So like I said before, I'm in 8th grade, and I haven't encountered functions yet. I know a lot beyond my grade, like geometry and all that, but functions are just way too confusing to me. Can anyone explain them to me?
Like, I know that if
f(x)=x+3
and if x was 2, then
f(2)=2+3=5
but still, what about the harder questions in the blue book?
Thanks
llmfao 8th grade just wait till like 9th or 10th ull learn it, dont worry about it yet
do u have a ti-83 if so most of them can be done with equation solver and graphing hit y= and just type in ur equation like x+3 and then go to the table and all the points are there
do yourself a favor and delete your CC account and dont make one until the beginning of your juinor year. There are VERY few things that mean anything for college that you can do in 8th grade so go out and have fun and enojy your free time.
Functions is a large subject, so I'm not quite sure on what to tell you. Everyone else is right that you will get a lot of this in later years. In Algebra 2 and Trig/Pre-Calc, you'll do a -lot- with functions. They're really important once you get to Calculus, so it's not surprising that they hammer it in during those two courses.
Anyway, "In mathematics, a function relates each of its inputs to exactly one output." (WP) The trickiest thing about them is that each function can only have one y-value for every x-value it has. For instance, if I had the following set:
{(3,4) (4,7) (3,6)}
It would not be a function. This is because two x-values (3) are the same, and are matched with two different y-values (4 and 6). If you are given a set, and need to find if it's a function, simply graph it and do the "Vertical Line Test." Take a pencil (Or anything straight) and make it vertical on the graph. If, when you move the pencil around, the pencil intersects your graph more than once, it is not a function (Here's a picture that will better show the Vertical Line Test: http://en.wikibooks.org/wiki/Image:Vertlinetest.png ).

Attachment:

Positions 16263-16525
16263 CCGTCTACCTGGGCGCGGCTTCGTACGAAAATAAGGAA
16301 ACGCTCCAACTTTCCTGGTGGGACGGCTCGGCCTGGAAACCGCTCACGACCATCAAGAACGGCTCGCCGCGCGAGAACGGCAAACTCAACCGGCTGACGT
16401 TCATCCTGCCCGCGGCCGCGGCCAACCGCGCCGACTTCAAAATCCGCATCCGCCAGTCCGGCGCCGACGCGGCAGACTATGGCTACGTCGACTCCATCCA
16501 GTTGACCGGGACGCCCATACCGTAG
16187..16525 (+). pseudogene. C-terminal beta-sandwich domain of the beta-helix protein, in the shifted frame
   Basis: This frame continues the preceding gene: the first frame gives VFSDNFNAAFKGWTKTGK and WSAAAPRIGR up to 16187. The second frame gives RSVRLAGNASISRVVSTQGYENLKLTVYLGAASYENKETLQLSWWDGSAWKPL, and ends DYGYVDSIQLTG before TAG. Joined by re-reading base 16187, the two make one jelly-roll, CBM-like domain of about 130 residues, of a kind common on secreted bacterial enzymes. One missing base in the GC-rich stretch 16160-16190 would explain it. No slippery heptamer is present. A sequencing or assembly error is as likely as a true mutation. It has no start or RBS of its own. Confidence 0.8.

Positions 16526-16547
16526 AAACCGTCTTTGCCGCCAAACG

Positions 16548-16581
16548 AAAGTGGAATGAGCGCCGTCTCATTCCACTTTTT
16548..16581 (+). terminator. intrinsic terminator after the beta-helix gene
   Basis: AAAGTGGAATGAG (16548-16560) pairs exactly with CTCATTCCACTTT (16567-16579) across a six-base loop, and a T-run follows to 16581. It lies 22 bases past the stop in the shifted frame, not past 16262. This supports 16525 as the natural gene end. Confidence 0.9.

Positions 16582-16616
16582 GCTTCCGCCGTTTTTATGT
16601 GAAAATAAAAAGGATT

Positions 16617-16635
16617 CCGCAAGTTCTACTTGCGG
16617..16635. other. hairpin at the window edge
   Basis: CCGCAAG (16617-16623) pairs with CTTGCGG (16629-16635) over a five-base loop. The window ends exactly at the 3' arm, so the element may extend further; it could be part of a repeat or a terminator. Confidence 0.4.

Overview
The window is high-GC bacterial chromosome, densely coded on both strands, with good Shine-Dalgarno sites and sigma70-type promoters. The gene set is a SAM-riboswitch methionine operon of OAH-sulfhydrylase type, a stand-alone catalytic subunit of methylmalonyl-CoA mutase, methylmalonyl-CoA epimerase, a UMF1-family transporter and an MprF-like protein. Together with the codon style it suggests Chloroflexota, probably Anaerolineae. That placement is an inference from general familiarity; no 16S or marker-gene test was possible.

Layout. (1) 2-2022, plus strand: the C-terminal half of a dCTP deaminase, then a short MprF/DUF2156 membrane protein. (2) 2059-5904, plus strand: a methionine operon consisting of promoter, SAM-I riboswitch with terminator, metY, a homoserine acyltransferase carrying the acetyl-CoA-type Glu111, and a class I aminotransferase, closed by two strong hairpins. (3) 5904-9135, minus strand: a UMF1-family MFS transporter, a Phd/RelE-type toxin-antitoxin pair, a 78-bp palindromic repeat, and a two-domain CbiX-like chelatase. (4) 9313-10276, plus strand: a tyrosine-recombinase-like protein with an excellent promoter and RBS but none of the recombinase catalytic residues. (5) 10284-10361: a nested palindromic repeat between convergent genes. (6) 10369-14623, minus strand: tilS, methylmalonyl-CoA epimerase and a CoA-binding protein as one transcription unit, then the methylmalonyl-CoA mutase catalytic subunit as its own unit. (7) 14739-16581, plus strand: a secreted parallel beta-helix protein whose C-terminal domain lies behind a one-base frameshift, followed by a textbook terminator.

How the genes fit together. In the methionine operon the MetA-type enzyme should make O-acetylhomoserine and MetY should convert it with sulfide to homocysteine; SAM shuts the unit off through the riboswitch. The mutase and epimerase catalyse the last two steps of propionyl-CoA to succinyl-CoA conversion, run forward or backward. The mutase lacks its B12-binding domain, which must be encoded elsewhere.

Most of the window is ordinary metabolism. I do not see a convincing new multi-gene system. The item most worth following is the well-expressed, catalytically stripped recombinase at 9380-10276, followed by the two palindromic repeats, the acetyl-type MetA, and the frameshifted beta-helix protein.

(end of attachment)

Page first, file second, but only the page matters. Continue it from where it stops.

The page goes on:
Basic functions are simple, like the one that you posted. Most are used more as a graph than a simple equation, but graphing it is no more difficult than solving for a bunch of different values.
More advanced functions included squares, cubes, inverses, and a bunch more. I'll try to give a brief explanation:
When asked to graph the inverse of the function, all you need to do is switch the x- and y-values of every point. If the points of my original function were:
(3,4) (5,6)
Then the points of the inverse would be:
(4,3) (6,5)